Indeed-I believe in this too(because I have eyes).If those helmets are not directly the very same type as exemplar recovered at Deir el Medineh they are clearly at least helmets from the very same typological branch as that of Deir el Medineh.
Foederati of Anthemius, 468 AD

[Image: yZ4ur1l.jpg]

These men are federate soldiers hired for the Africa Campaign of 468. By this era in Roman History, the Western Roman Army was no more; it had died with Aetius in 454. Therefore the generals of the time (Ricimer, Majoran, Orestes, etc) had to rely entirely on federate mercenaries. An excellent example is of Sidonius Apollinaris' account of how they hired mercenary troops to defend Augustonemetum (Clermont-Ferrard) against the Visigoths. However the loyalty of these troops did not lie with Rome, and the fact that their commanders were Barbarian made them susceptible to revolt. Many emperors of this era met their deaths at the hands of these men, and ultimately it was the Foederati who brought down the Western Empire in 476.

These particular men are equipped with a banded helmet and arming cap, and the man on the right possesses a hood or "Cucullus." The man on the left is armed with an Angon and a germanic Type-1 Sword, and the man on the right owns only a contus, as it is likely that is all he could afford. Both have Belts of Gallic origin, and wear simple boots. Although they are barbarian, they are trained and fight in a style similar to the old Western Field Army, which is no longer around to combat the invaders.

In the background sails a Triaconter of the Eastern Roman Empire, which continued to maintain a fleet. It is an intermediary warship between the Liburna of the Republic and the Dromon of Byzantium, utilizing new technology like skeleton-first construction, a spur instead of the dated ram, and it possesses triangular sails. In reality the Empire did not have any warships larger than a monoreme, as is shown, and relied heavily on merchant vessels to supply warships and troop transports.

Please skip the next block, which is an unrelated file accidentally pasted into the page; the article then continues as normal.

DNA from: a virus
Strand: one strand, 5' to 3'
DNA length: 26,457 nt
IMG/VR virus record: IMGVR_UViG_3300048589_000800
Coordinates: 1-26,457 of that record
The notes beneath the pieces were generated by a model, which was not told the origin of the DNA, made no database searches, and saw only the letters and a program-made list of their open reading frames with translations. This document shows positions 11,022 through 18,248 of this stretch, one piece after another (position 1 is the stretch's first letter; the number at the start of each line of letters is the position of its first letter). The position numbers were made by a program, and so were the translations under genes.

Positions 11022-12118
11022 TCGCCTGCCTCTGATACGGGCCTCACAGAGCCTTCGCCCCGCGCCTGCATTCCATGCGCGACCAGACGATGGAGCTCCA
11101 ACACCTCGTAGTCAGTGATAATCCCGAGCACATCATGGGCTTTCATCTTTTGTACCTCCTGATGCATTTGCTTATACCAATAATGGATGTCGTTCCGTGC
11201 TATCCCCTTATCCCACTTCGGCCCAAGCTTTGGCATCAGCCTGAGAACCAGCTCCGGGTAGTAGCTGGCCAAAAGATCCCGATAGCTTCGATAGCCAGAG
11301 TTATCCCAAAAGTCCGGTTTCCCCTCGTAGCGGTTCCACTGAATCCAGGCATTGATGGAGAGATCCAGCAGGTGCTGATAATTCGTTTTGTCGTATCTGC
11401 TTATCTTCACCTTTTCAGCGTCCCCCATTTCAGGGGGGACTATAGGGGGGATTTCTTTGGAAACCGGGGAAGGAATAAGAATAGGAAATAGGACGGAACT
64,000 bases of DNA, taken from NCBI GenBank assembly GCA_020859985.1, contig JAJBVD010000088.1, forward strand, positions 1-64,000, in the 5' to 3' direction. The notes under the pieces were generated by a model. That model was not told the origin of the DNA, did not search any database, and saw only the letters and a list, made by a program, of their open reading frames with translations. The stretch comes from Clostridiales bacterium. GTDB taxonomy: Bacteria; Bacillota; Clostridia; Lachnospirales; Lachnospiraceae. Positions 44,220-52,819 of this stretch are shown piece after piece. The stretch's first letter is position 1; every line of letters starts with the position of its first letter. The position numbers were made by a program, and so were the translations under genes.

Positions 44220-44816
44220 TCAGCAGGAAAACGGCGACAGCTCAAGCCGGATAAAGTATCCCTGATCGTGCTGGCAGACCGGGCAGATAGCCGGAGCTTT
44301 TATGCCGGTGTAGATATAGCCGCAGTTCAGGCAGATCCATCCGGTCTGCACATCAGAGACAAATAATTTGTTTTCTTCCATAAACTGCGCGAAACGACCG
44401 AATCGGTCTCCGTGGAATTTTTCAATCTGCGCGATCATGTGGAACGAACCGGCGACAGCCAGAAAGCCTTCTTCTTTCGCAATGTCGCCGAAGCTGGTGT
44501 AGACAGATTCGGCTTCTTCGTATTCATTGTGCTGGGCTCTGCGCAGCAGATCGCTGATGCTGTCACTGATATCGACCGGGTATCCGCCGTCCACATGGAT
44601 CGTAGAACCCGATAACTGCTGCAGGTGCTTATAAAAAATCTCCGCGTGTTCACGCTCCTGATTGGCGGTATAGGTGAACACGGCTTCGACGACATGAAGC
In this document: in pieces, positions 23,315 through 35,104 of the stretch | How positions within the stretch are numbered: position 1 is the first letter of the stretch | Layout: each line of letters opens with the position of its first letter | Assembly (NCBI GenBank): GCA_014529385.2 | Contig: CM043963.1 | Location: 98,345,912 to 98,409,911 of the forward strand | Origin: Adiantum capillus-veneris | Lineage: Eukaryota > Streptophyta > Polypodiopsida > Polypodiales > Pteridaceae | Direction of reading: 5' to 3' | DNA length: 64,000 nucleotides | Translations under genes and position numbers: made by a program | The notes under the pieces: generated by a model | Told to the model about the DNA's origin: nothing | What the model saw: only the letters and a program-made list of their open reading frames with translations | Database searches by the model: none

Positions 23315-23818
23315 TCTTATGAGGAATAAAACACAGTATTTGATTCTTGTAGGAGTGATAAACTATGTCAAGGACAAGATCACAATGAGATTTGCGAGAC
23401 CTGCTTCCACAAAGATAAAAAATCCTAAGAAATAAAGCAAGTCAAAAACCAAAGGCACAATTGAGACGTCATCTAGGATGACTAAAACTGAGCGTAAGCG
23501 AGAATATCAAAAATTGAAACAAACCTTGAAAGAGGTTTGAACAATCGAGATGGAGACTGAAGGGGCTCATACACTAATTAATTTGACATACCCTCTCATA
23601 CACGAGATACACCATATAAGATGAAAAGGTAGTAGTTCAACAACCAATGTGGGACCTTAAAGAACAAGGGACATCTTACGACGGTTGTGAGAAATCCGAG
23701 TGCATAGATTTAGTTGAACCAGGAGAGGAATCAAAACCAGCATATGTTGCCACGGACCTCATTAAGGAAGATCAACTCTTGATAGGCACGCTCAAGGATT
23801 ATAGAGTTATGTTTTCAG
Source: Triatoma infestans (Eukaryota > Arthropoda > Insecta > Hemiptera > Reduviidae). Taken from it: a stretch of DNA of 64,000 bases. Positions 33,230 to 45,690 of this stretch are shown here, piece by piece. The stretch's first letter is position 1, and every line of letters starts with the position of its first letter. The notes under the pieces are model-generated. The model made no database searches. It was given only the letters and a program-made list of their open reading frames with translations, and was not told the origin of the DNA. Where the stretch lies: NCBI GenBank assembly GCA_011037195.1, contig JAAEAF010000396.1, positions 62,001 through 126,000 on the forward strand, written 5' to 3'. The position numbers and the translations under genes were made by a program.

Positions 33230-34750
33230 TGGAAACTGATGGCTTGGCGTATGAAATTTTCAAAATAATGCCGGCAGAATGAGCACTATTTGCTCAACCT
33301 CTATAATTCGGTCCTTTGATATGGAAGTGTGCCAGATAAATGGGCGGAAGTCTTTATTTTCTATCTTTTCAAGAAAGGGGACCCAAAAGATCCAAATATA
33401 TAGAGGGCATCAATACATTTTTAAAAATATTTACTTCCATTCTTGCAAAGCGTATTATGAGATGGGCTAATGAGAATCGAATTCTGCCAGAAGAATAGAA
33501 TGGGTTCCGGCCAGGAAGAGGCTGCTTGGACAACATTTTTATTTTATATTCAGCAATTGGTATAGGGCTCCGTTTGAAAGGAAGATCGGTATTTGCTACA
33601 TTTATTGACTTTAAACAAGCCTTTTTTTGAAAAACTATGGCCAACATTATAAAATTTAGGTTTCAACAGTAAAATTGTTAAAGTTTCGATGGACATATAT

This was the third attempt to re-take Africa: the first was by Aetius in 440, but the Eastern Fleet never arrived and the campaign was over before it started. The second was by Aetius' prodigious general Majoran in 460, but the 300 Roman warships he had built to cross the straits of Gibraltar were destroyed when the Vandals paid the inhabitants of Carthaginiensis to burn the fleet. Ricimer had Majoran killed before he could build the ships needed to cross the straits again. The third was in 468, after Leo I had gotten sick of Vandal raiding in the Eastern mediterranean and put the new emperor Anthemius on the throne.

The Africa campaign would ultimately end in failure, but it was truly the last hope of the western empire. The error that sealed the fate of the west (if it had not already been sealed 40 years prior when the Vandals first set foot in Africa) was that Basilicus did not deploy his troops onto the shore, and the Vandals attacked the Roman fleet with fireships which destroyed it at the Battle of Cape Bon. This was the largest military undertaking of late antiquity, and Africa would remain in Barbarian hands for another 50 years.